For the next eight years, he raised his daughter, who's now 16, took up golf, operated a carwash and invested in commercial real estate. But he missed the hectic pace of the apparel business, and in 2000 he bought Santa Fe Finishing. In addition to fix-it jobs, the company also specializes in readying garments for shipment to retailers such as Victoria's Secret, Barneys New York and Wal-Mart. That work can involve checking garments for mistakes, pressing and folding, trimming loose threads and packaging.

Now 63, Mr. Forman says he relishes working in the apparel business again. In his office, near framed Ansel Adams photos, hangs a T-shirt that says: "I'm not crazy, I've just been in a bad mood for 10 years." "I'm maniacal," he says.

Santa Fe Finishing charges an average of 70 cents per garment for fix-it jobs. Mr. Forman says his clients range from smaller companies such as Alarmex Holdings to giant apparel companies like Liz Claiborne and Kellwood Co. Mr. Forman says the business is growing rapidly. Santa Fe worked with seven million garments last year, and Mr. Forman says sales for 2005 are about $4 million, up from $2 million in 2001.

Garment projects usually require just a little nip and tuck, but sometimes, Mr. Forman says, the company engages in more major apparel surgery. Two years ago, he charged a men's golf apparel maker $4.25 a garment to fix 20,000 rain jackets with sleeves that were six inches too long.

"Only a gorilla could wear it," Mr. Forman remembers. Workers remeasured, cut, and sewed in heavy-duty elastic to salvage the order, he says.

Other garments get blemished en route to the U.S. In June, employees spent a day digging through 15,000 pairs of pants that had been sitting in a cargo hold partly filled with sea water for several weeks. "They were mush," Mr. Forman says. Salvageable pieces were sprayed with odor remover, while more than one-third of the shipment was taken away by waste-management control.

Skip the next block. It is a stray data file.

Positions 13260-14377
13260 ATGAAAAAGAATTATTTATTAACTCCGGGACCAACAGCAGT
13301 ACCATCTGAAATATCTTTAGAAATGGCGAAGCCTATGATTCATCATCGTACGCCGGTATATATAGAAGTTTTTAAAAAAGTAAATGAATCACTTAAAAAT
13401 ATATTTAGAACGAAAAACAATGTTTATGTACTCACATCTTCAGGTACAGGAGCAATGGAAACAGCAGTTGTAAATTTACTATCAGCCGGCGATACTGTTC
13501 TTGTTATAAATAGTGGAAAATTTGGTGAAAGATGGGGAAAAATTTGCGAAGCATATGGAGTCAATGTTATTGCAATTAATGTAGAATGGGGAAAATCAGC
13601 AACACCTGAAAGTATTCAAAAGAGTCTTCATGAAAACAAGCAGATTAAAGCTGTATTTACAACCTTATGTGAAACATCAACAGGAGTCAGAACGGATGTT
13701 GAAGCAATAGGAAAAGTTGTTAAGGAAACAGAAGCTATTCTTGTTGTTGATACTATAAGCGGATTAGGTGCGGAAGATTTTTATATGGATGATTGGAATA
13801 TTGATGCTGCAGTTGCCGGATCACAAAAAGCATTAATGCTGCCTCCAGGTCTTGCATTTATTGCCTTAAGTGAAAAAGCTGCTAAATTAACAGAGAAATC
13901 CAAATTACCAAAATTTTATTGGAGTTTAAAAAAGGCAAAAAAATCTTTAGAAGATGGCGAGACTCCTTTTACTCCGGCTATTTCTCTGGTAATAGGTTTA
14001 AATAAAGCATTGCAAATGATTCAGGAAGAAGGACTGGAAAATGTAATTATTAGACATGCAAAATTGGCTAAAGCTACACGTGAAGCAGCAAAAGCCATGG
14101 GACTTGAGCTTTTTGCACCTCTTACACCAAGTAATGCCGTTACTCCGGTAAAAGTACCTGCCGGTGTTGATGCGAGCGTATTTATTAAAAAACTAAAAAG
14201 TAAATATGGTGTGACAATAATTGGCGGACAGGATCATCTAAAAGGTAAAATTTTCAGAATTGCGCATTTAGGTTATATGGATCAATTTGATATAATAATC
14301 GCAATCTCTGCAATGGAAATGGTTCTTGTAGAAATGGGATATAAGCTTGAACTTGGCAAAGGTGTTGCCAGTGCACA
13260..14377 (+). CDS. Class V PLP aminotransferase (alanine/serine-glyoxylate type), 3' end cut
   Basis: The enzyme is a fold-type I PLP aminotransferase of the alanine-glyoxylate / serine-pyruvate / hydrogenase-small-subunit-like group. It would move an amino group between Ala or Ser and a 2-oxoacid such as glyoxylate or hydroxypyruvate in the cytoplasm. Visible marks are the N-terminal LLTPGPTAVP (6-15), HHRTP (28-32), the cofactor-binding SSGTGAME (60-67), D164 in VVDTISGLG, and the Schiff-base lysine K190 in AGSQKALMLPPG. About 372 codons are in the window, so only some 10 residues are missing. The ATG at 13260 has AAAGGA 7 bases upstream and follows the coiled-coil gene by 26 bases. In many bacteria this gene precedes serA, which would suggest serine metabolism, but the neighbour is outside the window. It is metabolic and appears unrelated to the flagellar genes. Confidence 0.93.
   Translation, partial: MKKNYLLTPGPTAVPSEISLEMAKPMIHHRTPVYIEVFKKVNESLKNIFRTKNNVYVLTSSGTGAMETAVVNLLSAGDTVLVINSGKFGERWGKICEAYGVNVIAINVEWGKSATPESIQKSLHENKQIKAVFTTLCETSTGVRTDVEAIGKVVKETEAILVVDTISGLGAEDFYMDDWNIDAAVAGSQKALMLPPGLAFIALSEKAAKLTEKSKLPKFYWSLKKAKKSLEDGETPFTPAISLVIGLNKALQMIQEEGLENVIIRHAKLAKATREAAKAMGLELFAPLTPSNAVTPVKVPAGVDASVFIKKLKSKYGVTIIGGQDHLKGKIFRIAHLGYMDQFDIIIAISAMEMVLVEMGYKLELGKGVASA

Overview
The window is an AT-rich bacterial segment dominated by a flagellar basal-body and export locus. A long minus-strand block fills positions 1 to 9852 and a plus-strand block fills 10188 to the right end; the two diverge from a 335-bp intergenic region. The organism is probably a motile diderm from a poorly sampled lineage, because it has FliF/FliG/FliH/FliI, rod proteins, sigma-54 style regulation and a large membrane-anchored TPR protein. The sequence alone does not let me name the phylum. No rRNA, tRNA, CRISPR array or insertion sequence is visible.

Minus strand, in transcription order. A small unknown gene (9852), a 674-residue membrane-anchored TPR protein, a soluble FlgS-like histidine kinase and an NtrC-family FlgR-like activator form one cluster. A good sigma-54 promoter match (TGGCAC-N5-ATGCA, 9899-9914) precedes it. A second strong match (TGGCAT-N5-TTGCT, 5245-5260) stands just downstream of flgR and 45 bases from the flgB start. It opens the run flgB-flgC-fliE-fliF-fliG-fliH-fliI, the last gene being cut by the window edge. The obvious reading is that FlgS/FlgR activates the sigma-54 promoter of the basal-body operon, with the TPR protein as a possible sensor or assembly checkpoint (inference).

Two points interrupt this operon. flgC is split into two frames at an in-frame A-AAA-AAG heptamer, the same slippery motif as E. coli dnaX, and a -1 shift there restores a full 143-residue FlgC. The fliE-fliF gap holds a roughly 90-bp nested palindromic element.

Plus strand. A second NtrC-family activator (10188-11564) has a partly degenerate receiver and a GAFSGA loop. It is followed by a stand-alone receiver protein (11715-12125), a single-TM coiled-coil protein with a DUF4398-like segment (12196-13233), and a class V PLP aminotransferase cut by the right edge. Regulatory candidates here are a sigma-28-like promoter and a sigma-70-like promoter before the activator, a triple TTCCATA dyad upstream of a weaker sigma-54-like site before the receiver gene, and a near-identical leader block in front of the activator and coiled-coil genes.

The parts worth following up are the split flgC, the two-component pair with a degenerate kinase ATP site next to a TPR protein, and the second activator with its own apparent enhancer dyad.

On a recent morning, the 22,000-square-foot factory floor at Santa Fe Finishing buzzed with activity. In one area, workers cleaned oil stains or removed odors, while nearby seamstresses made spot repairs. On the opposite end of the floor, steam from about 20 industrial pressing irons filled the air.

In the center of the floor, 13 workers softly ran their fingers down the sides of long-sleeve, multicolored striped tops. Designed by a local children's apparel line called Stony Apparel Corp., the 14,000 garments were supposed to go to Kohl's Corp. stores, which require manufacturers to comply with strict quality-control standards before hitting store shelves. Mr. Forman's shop found that in 15 percent of the garments, made by a factory in China, a slight tug popped the elastic seam at the bust line. Workers on one end of the floor restitched the popped seams, while others marked other problems -- broken stitches or sewing mistakes -- with colored tape.

Business for fix-it shops like Mr. Forman's is so good that several competitors have popped up in Los Angeles and New York, and some U.S. garment companies are starting to open up their own emergency rooms in places such as China to cut out businesses like his. Mr. Forman says there's enough business -- that is, mistakes -- for everyone.

"Perfection is a fantastic goal," he says. "But, hey, it's never going to happen."